Users can quickly get into the phone, get out and back to their lives without using traditional user interface conventions of windows and frames.
“The Windows Phone 7 design began with a total reset on how we approached the entire design process,” says Chris Acker from the Windows Phone 7 design team. “The Start screen with Live Tiles defines the new Start experience. It’s where users go to kick things off, to get to all the things they want to do. It lets them launch into dynamic and real-time information when they need it – stuff like unread messages, current music, pictures of people they care about and a lot more,” he says. As such, it’s easy for the user to customise and surface their priority areas, making the phone uniquely theirs.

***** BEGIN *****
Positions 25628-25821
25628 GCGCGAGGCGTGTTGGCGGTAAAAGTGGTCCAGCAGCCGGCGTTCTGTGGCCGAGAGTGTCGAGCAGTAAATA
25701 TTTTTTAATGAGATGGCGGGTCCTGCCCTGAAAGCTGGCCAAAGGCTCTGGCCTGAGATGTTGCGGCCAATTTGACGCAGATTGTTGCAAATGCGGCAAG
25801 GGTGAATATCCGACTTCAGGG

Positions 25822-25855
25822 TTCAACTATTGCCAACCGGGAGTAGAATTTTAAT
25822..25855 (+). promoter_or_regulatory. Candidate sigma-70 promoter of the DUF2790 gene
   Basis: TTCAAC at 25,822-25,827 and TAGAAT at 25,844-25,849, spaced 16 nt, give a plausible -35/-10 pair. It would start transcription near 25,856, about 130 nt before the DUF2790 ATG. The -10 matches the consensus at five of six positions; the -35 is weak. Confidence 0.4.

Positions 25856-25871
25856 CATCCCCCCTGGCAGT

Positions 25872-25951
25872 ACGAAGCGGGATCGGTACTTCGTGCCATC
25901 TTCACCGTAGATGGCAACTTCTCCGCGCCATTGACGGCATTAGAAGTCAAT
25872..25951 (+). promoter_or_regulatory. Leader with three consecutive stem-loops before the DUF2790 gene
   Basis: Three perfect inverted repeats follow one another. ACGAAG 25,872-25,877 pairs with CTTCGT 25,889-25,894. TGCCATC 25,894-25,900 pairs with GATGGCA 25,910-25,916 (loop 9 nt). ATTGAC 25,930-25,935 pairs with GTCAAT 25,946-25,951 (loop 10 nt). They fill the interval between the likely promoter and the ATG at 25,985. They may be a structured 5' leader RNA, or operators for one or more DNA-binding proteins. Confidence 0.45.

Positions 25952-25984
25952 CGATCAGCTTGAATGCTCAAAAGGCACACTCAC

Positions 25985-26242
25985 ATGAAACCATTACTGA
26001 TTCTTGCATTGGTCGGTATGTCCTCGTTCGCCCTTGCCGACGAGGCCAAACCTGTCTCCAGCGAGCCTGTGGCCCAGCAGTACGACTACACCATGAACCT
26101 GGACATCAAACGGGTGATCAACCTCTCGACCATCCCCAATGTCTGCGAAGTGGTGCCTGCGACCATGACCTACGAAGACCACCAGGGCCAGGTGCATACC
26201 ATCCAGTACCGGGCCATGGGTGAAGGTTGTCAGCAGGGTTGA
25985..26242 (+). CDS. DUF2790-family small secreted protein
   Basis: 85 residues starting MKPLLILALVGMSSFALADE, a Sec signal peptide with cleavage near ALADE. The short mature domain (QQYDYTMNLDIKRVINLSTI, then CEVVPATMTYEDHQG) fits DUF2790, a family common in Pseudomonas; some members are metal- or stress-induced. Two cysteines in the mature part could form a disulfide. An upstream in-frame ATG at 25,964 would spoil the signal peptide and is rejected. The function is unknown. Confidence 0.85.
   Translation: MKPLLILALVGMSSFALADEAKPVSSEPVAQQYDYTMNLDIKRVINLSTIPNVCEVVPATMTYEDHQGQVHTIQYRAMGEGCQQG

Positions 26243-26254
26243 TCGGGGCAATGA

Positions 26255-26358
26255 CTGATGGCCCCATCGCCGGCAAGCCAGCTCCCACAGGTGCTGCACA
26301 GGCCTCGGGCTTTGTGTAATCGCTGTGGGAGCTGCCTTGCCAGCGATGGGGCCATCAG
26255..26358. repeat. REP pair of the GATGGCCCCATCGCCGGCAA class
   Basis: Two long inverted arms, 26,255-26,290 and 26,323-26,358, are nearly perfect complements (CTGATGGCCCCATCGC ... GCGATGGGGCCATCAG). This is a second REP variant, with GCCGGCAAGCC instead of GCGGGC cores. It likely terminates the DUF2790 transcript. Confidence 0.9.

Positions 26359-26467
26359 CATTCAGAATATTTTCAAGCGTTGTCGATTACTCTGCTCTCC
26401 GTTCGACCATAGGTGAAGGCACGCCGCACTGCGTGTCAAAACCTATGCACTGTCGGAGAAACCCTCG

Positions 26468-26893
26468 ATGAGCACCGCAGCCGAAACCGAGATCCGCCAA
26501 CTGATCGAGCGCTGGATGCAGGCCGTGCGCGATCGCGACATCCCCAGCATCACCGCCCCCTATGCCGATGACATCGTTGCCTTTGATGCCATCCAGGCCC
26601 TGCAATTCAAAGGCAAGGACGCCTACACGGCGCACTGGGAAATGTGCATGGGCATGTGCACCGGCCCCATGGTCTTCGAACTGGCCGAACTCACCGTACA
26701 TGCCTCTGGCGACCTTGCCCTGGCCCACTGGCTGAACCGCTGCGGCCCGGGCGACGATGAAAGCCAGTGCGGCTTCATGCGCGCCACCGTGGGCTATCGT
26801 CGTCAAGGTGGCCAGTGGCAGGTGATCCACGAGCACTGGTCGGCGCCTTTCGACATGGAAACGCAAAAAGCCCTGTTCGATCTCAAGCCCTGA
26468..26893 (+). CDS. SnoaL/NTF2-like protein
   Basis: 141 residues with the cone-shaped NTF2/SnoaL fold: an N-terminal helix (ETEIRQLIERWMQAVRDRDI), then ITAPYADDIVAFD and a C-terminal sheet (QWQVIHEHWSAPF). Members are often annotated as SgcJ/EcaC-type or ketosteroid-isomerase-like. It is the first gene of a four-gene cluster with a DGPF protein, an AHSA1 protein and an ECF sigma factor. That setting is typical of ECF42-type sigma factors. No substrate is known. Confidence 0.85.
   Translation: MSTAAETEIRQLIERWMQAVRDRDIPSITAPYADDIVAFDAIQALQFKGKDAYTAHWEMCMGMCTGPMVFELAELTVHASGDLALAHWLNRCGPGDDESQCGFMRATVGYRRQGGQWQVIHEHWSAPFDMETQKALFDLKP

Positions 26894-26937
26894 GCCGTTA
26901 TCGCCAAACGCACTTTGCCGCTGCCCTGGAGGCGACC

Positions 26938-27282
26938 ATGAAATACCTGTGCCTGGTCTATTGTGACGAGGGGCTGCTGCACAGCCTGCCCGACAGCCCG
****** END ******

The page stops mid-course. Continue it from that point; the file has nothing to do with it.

“It wasn’t until we focused on for whom we were really building our experience that we were able to move forward and build it right,” says Acker. “We call it BXT. We had to unite business, experience and technology and stop thinking feature by feature so that our users would have a connected end-to-end experience.” They redesigned the platform, “not only to do the heavy lifting of technology, but to support the visual look and motion we wanted to create,” explains Acker.
Curve Issue thirty-seven, 2011
‘Redefining excellence’ by Belinda Stening
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